This area also has a lot of the neon lights that are iconic to Hong Kong, but under threat.
Get a Massage
Massages in Hong Kong are cheap and available on practically every street corner at all hours of the day and night. And after traveling for 15 hours and walking around Temple Street, your feet will probably be swollen and sore.
To the rescue comes Tai Pan Reflexology Parlour, located right next to the Tsim Sha Shui MTR (subway) station on Nathan Road and open until 1am. Tai Pan is known for one of the best massages in Hong Kong and is an underground oasis compared to the crazy street above. Before your massage, you’ll slip into heated slippers and sip tea in a dark, swanky room with comfy leather chairs, fountains, relaxing music and burning incense, designed to take you back to 1940s China. The place feels luxurious, but the prices are low – a 30-minute foot massage is $168 HKD, or roughly $21 USD. You can simply wander in or make a reservation in advance if you don’t have time to wait.
For a faster, no-frills version that’s even cheaper, make your way to Hong Wai Foot and Body Reflexology Centre, also in Tsim Sha Shui on Cameron Road. The reflexologists here pride themselves on being “masters,” and mine even took the time to explain (in limited English) the different pressure points he was hitting. A combined 35-minute foot massage and 15-minute neck/shoulder add-on rang in at just $200 HKD (~$25 USD).
Since massages are so easily accessible, it’s possible to pack multiples into one weekend in Hong Kong!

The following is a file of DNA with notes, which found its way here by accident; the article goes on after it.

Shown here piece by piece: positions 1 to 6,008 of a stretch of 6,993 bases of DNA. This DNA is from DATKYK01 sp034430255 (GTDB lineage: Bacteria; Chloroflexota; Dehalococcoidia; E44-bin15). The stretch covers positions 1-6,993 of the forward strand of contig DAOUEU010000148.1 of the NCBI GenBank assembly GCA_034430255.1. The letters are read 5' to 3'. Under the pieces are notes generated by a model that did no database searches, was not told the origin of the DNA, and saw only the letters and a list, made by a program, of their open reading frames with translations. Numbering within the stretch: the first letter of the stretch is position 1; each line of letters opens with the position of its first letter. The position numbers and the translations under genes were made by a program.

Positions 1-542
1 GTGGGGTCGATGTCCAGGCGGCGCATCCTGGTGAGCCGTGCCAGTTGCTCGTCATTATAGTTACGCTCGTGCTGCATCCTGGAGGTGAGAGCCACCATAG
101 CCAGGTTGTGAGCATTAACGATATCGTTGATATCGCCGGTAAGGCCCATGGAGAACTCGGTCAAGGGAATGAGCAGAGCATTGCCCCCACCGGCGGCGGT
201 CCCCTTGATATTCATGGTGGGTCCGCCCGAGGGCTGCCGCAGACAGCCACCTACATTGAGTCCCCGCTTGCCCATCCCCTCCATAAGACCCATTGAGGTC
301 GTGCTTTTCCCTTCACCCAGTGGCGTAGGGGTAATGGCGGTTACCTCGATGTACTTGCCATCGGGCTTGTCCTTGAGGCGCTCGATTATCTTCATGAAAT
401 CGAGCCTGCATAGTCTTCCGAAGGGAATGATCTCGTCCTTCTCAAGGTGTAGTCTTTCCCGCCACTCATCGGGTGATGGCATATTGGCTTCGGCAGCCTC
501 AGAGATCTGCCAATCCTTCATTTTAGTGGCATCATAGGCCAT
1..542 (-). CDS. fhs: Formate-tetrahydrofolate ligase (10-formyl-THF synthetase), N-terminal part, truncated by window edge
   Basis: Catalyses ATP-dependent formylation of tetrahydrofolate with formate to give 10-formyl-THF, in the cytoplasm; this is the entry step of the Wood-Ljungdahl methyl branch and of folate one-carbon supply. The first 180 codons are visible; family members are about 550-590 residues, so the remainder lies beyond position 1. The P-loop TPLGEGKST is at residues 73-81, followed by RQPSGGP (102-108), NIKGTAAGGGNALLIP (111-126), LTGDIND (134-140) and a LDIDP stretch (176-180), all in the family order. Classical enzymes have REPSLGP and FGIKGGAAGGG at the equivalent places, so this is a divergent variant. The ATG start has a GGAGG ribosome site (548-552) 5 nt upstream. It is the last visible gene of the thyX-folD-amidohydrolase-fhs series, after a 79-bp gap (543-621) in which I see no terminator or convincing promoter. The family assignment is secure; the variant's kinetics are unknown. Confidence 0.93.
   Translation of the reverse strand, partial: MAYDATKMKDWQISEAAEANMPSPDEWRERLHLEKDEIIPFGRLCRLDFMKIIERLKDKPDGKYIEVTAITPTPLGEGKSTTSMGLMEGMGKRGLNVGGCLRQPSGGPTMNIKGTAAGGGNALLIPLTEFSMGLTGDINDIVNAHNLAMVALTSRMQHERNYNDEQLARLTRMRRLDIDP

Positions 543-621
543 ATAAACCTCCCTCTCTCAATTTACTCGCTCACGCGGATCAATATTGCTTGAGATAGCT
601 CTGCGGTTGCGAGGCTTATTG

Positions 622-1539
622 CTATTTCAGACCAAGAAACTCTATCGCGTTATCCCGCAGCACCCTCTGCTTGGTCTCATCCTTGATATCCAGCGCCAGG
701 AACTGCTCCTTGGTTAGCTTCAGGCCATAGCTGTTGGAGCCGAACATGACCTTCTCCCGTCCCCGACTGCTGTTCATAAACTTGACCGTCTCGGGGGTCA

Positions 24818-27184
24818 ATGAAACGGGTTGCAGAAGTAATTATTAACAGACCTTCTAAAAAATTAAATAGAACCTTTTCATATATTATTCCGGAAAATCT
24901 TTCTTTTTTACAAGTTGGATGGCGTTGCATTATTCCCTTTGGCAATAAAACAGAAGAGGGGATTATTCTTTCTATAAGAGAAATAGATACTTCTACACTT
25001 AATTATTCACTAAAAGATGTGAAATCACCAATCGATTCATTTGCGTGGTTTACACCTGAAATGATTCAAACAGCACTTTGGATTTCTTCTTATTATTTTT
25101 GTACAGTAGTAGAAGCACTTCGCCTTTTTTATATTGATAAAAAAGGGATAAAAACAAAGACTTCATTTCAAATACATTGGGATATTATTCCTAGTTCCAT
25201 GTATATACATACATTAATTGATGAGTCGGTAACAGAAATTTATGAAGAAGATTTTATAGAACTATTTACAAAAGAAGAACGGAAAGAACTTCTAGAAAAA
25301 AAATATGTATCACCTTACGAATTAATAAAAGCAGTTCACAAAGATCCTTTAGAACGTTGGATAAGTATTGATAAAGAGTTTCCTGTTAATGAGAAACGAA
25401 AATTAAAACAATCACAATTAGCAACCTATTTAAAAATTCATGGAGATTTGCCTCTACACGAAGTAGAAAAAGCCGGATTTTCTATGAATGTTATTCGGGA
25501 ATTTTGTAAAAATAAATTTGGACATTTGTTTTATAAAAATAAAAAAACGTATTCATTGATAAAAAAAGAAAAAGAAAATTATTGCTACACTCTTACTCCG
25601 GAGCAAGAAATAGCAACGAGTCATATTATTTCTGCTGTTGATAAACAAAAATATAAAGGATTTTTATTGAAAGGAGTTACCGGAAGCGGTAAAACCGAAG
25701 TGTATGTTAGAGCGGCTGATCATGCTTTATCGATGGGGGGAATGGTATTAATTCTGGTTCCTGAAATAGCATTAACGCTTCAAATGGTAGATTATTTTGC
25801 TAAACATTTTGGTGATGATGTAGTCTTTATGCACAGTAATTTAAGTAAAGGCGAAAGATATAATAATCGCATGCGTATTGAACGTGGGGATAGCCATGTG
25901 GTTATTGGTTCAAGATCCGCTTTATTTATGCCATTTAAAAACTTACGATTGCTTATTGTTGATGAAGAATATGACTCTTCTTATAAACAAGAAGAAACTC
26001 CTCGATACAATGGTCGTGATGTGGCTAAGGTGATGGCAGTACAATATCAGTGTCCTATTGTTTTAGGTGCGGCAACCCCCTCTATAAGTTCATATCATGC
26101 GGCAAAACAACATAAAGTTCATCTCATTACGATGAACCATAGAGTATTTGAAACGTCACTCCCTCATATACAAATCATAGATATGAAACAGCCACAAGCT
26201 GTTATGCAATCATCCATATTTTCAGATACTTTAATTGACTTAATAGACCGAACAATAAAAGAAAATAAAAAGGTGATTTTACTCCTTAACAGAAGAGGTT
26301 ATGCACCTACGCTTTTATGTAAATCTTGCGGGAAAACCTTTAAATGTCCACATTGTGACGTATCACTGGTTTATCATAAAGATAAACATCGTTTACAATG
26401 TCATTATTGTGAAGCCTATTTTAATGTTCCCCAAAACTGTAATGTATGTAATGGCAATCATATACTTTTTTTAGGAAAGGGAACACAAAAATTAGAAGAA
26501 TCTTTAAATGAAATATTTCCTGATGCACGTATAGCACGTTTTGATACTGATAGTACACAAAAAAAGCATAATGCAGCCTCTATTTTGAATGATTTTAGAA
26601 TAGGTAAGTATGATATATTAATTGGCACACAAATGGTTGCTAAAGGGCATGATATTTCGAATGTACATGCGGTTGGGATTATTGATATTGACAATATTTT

Learn About Hong Kong’s Fascinating History on a Free Tour
Hong Kong was a British colony until 1997, was occupied by the Japanese during World War II, and today is a special administrative region of China. The city’s history is fascinating, and I recommend the highly entertaining and informative Hong Kong Free Tours. Unlike the bus tours, you won’t see a million sites with Hong Kong Free Tours – but you will learn about Hong Kong’s complex past, current and future political situation (including details that aren’t necessarily included in the government’s “official” records of events).
I chose the 2.5-hour Hong Kong Central tour, which was led by a comedian who shared plenty of interesting anecdotes alongside the history lesson. For example, he told us all about how banks in Hong Kong are obsessed with feng shui, or the ancient Chinese practice of placing buildings and furniture to attract good luck. It’s so important that HSBC is rumored to have spent $1 million per floor on a feng shui expert during the 2008 financial crisis. And you’ll notice that on top of the HSBC building there are two structures that look like guns, pointing at neighboring Bank of China to deflect unlucky energy toward a rival.
The best thing about these tours is that they are, as the name implies, FREE. Just be sure to tip your guide if you enjoyed it (around $100 HKD is appropriate). And another tip: the Central tour ends at the Victoria Peak tram, so it’s easy to visit The Peak after you’re done.
Explore Hong Kong’s Art & Design Scene
Hong Kong has a thriving art and design community. You won’t be hard-pressed to find architecturally unique and colorful buildings or high-fashion apparel and décor shops (and the city even has its own Art Basel).
One must-visit for design lovers is PMQ, a historic venue in Central that in 2014 turned into a creativity hub fostering Hong Kong’s up-and-coming artists. PMQ houses various fashion boutiques, gift shops, art galleries, design studios and restaurants in two buildings. The compound was previously the Police Married Quarters, which was home to police officers and their families after being built in 1951 (hence the name PMQ).
For the scoop on what’s happening in town during your trip, check in with #ddhk (Design District Hong Kong), a creative tourism organization dedicated to promoting creativity in the historic Wan Chai district on Hong Kong island and former apparel manufacturing hub Sham Shui Po on Kowloon.
During my weekend in Hong Kong, I was able to experience the HKACT! Act 1 BeHere public art project created by Japanese artist Masaki Fujihata and produced by the Osage Art Foundation in the Wan Chai district.